Autism Spectrum Disorder (ASD) is a complex neurodevelopmental disorder. New findings indicate that ASD is associated with gastrointestinal (GI) dysfunction. Can this be used to reduce autistic symptoms?
I’ll bet you there is an aspect of Autism Spectrum disorder (ASD) you don’t know about. This was not covered by our textbooks nor is it a popular subject among scientific papers or articles. It’s a subject nearly everyone avoids discussing. It is the high prevalence of gastrointestinal problems (GI). Children with ASD suffer from more GI problems than healthy children, specifically, a wide percentage of 9% to 70% children with ASD, a percentage that –let’s be honest- does nothing to clearly illustrate the problem at hand. The “culprit” appears to be higher levels and diversity of the Clostridium species, a bacterial probiotics species, which is a toxic producer. So, there might be a predisposition amongst children with ASD to develop GI dysfunction.
But, how is this predisposition associated with the more typical symptoms of ASD, such as decreased verbal skills and social withdrawal? Evidence suggest that there is a strong correlation between the severity of autistic symptoms and GI problems. In other words, this means that the more severe the autistic symptoms of the child, the more likely it is to suffer from severe GI problems. Furthermore, children with ASD that also experience GI problems are often more irritable, anxious, and socially withdrawn. So, does this mean that if we treat those GI problems, we will decrease the autistic symptoms as well? And if so, how can we effectively treat GI dysfunction? The answer might already be in your refrigerator.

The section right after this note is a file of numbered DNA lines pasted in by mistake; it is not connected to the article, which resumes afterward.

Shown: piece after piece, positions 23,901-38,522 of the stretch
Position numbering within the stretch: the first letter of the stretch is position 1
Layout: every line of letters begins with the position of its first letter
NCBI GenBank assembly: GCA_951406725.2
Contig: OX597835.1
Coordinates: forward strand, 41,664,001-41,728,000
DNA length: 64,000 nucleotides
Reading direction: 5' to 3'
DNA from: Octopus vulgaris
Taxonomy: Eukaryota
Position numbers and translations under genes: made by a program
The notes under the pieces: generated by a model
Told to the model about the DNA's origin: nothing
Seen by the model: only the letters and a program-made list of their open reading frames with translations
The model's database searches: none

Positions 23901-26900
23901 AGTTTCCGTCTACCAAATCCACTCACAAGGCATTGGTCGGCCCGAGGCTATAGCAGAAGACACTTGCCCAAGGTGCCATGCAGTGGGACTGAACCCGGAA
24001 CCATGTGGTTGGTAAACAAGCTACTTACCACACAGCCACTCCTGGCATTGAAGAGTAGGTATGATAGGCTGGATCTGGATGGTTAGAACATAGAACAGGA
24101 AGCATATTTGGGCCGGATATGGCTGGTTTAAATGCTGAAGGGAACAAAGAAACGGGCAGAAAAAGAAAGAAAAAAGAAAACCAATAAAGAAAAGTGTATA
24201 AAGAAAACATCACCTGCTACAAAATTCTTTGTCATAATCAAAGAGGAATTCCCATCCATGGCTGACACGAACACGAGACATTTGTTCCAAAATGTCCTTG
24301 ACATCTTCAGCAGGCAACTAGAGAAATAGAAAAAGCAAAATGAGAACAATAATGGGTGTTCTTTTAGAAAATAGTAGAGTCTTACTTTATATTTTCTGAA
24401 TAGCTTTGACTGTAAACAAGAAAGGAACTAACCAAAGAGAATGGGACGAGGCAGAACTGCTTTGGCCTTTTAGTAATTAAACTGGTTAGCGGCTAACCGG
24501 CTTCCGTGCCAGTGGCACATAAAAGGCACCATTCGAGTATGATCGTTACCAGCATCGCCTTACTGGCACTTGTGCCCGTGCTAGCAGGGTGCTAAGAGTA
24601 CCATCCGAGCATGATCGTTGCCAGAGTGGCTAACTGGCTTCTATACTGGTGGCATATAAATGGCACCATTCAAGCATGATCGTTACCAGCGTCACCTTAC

Enter probiotics. Probiotics are live bacteria and yeasts that benefit the digestive system through various mechanisms. If you eat Greek yogurt and drink Kefir, you may have heard one of the most common bacterial probiotics species: Lactobacillus and bifidobacterium. Probiotics are used in studies in the form of oral supplements.
Probiotics benefit the digestive system of children with ASD, by normalizing gut function. But, that’s not the interesting part. Studies have confirmed that probiotics indeed reduce autistic symptoms! A study demonstrated that 8 out of 10 children with ASD who received probiotics showed a temporary, significant improvement in autistic symptoms. But even if autistic symptoms are not reduced, chances are that the irritability and anxiety will.
In a nutshell, probiotics can reduce GI dysfunction and autistic symptoms in children with ASD. Still, even if autistic symptoms are not reduced, irritability, anxiety and general discomfort are likely to decrease after use of probiotics. So, if you’re looking for a simple way to help a child with ASD, grab a bottle of probiotics!